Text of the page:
The Fisherman’s Cookbook: Broiled Bluefish - The Fisherman

The Fisherman’s Cookbook: Broiled Bluefish

A simple, savory way of “dressing” up fresh bluefish for the grill.

Broiled Bluefish
The author’s grandson Riley with a good eating sized bluefish destined for a dollop of mayo and a meeting with the Weber.

Although bluefish are revered for their fighting ability, they do not always get the same praise for their taste. When handled properly and cooked fresh, I find bluefish can be good eating.

In recent years, the daily limit has been 15. Declines in the bluefish population has brought about a drastic cut in the daily limit for bluefish in 2020 with the take reduced to three fish per day for private anglers, five permitted when fishing aboard a for-hire boat.

While big bluefish provide the most fishing excitement, the best eating size is from 1 to 5 pounds. Bluefish can have a strong flavor, which is why I recommend bleeding the fish immediately and then icing it. I fillet my bluefish and remove the dark meat in the middle of the fillet with the strongest flavor. For best results, bluefish should be eaten within one or two days and, in my opinion, does not freeze well.

Many years ago, Capt. Owen Ridgeway, who fished out of Forked River in New Jersey, suggested a simple recipe that has been my favorite method for blues. Do not be turned off by the mayonnaise as it supplements the flavor of the fish yet disappears in the cooking process. The fish turns out moist and mild flavored.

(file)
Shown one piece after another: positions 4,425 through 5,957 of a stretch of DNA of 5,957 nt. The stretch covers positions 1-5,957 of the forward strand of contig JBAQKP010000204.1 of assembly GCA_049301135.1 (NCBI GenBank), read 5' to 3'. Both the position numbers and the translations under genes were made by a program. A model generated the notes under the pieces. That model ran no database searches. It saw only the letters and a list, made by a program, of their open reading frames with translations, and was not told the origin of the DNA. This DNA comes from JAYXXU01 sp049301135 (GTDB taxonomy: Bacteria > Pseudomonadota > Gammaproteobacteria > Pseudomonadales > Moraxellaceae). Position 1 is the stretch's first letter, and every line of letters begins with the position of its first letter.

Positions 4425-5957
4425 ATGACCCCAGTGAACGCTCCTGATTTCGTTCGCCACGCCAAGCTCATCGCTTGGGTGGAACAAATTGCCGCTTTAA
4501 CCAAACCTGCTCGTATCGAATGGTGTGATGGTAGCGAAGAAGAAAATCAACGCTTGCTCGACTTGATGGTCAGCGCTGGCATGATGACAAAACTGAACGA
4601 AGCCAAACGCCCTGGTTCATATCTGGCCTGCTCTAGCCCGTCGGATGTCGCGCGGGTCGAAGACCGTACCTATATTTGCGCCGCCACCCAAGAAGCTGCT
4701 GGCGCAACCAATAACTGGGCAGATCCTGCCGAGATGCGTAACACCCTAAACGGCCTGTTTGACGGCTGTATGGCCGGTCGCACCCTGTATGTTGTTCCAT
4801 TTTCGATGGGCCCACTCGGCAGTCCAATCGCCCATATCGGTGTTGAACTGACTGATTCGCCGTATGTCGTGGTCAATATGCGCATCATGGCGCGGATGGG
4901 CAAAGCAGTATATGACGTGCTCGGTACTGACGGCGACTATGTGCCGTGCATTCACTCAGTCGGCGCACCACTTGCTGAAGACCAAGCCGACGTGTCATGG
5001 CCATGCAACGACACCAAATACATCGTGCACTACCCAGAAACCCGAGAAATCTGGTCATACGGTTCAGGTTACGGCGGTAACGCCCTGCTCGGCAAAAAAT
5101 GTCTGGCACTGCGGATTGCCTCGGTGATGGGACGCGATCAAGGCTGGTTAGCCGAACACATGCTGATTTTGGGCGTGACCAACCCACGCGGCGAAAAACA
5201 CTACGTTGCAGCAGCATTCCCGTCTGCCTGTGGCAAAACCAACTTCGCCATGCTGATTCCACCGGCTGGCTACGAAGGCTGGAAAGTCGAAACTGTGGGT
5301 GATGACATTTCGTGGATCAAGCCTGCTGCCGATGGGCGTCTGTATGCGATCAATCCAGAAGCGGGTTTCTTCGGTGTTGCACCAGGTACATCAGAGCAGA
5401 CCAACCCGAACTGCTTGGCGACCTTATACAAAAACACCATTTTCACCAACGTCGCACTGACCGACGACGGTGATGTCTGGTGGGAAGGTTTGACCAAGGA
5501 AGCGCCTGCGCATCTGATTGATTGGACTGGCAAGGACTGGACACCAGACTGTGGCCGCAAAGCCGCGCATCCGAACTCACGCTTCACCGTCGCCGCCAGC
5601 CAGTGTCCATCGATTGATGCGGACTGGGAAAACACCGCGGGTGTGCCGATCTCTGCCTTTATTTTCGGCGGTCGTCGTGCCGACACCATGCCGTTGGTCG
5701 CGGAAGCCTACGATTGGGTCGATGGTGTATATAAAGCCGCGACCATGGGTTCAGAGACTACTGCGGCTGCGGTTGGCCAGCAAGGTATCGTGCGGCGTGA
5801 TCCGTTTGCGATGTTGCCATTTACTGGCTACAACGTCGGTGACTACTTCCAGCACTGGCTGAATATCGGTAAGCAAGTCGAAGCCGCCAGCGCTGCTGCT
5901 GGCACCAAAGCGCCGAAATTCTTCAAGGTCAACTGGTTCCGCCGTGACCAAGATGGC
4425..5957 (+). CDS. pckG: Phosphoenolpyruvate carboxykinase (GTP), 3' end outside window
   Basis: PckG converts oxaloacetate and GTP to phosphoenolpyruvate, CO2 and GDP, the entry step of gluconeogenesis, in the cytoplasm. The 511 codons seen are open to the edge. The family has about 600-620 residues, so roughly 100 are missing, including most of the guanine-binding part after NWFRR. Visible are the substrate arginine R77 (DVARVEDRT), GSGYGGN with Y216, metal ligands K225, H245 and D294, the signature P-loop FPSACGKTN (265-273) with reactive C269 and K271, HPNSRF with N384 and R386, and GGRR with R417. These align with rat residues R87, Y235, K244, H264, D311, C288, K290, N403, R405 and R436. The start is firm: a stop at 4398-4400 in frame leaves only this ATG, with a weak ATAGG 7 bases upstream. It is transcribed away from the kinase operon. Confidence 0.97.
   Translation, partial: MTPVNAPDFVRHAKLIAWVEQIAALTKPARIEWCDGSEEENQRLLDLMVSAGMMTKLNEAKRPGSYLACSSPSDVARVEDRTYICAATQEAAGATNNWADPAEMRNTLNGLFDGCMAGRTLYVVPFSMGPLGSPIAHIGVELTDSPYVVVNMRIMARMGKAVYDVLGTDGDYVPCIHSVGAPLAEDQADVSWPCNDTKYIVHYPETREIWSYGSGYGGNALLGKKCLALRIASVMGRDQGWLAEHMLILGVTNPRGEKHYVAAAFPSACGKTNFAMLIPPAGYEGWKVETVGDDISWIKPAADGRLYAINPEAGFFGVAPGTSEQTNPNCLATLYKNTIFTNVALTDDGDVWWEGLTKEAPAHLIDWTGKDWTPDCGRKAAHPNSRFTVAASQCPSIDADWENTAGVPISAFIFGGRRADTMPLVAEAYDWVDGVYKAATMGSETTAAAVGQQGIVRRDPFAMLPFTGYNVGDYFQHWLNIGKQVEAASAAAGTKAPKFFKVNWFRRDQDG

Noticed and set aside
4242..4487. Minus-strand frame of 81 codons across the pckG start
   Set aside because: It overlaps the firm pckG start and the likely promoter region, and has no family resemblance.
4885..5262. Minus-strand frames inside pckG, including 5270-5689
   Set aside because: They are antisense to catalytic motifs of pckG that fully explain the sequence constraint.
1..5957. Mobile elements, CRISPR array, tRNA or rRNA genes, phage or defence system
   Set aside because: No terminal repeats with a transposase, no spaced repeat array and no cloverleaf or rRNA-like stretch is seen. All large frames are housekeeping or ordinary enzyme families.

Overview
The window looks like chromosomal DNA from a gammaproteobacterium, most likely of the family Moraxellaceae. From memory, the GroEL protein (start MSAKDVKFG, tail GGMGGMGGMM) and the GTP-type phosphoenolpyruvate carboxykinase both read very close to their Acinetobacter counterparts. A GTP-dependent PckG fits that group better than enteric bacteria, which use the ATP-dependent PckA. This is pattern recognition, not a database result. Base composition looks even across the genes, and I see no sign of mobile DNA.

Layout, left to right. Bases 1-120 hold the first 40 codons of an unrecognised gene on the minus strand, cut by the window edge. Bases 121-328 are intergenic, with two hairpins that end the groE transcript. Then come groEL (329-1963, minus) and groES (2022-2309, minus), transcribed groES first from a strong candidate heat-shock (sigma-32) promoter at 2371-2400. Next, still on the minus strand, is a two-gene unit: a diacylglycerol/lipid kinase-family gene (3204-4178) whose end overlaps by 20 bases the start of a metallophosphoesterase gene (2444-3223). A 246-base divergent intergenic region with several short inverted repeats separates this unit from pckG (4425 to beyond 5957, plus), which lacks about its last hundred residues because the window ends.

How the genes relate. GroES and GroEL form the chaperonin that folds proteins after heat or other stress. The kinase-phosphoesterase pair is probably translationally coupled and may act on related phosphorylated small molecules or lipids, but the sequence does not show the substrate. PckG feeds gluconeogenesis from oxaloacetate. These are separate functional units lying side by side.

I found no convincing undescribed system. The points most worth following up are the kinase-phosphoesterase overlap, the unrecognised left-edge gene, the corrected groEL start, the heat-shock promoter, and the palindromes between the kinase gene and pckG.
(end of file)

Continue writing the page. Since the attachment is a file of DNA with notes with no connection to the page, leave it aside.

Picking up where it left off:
I prefer an outside grill, but it works fine inside. When broiling fish on a grill, I use a cage to make turning easy.

Skinless bluefish fillets (8-ounce servings)

1/4-cup Hellman’s mayonnaise

1 lemon

Salt and pepper

Pre-heat the broiler to high. Line a broiler pan with aluminum foil. Place the bluefish fillets in the pan and salt and pepper both sides. Slather mayonnaise evenly on both sides of the fish.

Place the fish 6 inches from the broiler and broil about three minutes or until the mayonnaise starts to brown. Carefully turn the fish over and broil another 3 minutes, or until the fish flakes easily. Serve the fish with lemon wedges.

The fish can also be broiled on an outside grill. Because of the delicate nature of the fish, it tends to break apart. I like to use a rack that I can put the fish into and just turn the rack rather than trying to flip the fish.



From The Galley: Clams In Linguine

A must-have recipe for any clam connoisseur.


From The Galley: Sea Robin Ceviche

Ceviche made sea robin style.

From The Galley: General Tso’s Fluke

I received more than 20 messages asking for this recipe!